Microsoft tells resellers: 'We listened to you, and we have acted' – please keep making us money

Found on The Register on Friday, 12 July 2019
Browse Software

Faced with continued rumbles of discontent from its reseller network on the eve of its Inspire conference, Microsoft has climbed down from plans to pull free software licences from its channel chums.

The crux of the proposed changes was the removal of the free licences that Microsoft granted to resellers to allow them to run their businesses. With many being relatively small businesses, the proposed wholesale removal of those licences triggered shrieks of pain.

Mircosoft licensing is just horrid. It must be the Tenth Circle of Hell.

Apollo 11: 'The greatest single broadcast in television history'

Found on BBC News on Thursday, 11 July 2019
Browse Astronomy

When the Eagle spacecraft touched down on the moon's surface on 20 July 1969, a television camera mounted on its side captured the first tentative steps and words of astronaut Neil Armstrong and sent them across hundreds of thousands of miles to hundreds of millions of pairs of eyes glued to television sets.

"Nasa did a brilliant job of marketing the Apollo mission, of feeding reporters rather than keeping everything under the hood," says Tracy Dahlby at the University of Texas at Austin's School of Journalism.

With now 50 year old technology it was possible to put men onto the moon. Today, this is impossible. Think about that for a minute.

Firefox 68 arrives with darker reader view, recommended extensions, and IT customizations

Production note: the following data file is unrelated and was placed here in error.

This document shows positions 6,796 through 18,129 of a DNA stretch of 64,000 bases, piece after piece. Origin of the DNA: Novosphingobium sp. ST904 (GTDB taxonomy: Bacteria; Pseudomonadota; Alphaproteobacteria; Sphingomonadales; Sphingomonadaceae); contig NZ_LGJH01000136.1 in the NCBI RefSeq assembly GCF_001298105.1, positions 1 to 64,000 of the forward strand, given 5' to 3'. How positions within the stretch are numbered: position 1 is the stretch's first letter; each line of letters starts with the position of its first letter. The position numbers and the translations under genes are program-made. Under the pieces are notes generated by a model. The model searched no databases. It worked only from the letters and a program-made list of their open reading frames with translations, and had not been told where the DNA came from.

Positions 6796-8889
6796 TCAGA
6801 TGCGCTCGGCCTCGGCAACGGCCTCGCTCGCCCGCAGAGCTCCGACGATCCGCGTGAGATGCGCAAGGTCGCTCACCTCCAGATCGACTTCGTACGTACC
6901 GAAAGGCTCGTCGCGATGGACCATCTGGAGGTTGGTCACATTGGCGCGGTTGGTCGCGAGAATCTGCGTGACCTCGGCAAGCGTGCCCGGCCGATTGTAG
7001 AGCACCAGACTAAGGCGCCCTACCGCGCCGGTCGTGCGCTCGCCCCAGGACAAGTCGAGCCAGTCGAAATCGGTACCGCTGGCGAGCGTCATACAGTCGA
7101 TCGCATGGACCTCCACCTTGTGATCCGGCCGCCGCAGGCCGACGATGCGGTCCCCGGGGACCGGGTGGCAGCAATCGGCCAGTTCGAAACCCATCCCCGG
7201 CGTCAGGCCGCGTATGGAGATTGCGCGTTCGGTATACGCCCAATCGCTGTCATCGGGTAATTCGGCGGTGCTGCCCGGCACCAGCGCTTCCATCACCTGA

Found on Venturebeat on Wednesday, 10 July 2019
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Mozilla today launched Firefox 68 for Windows, Mac, Linux, Android, and iOS. Firefox 68 includes a darker reader view, recommended extensions, IT Pro customizations, and more.

As part of this release, Mozilla has curated a list of recommended extensions “that have been thoroughly reviewed for security, usability, and usefulness.”

It's always funny how companies seem to know exactly what is useful to you. Recommendations on Firefox will be probably just as bad as those on Youtube.

'The kids emptied our bank account playing Fifa'

Found on BBC News on Tuesday, 09 July 2019
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In Fifa, special players can be bought in packs, but the contents are only revealed after payment is completed.

Mr Carter said his children, who are all under the age of 10, felt very remorseful and had not understood the impact of what they were doing.

However, he also said he felt that the in-game concept of buying player packs without knowing what was inside them was unethical.

So, it's nothing else but gambling; there are laws out there dealing with that.

More than 1,000 Android apps harvest data even after you deny permissions

Found on CNet News on Monday, 08 July 2019
Browse Software

If you don't want a flashlight app to be able to read through your call logs, you should be able to deny that access. But even when you say no, many apps find a way around: Researchers discovered more than 1,000 apps that skirted restrictions, allowing them to gather precise geolocation data and phone identifiers behind your back.

Lawmakers are attempting to reel that in with privacy regulation, and app permissions are supposed to control what data you give up. Apple and Google have released new features to improve people's privacy, but apps continue to find hidden ways to get around these protections.

No surprise if users install every single app they can possibly find, only to get some questionable feature, or a totally pointless game. The less brain required, the more installs.

The Netherlands’ national airline is encouraging people not to fly

Found on Quartz on Sunday, 07 July 2019
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In a June 29 open letter from its CEO, Pieter Elbers, the airline invited air travelers to make “responsible decisions about flying,” and encouraged customers to invest in the airline’s carbon offsetting scheme, CO2ZERO.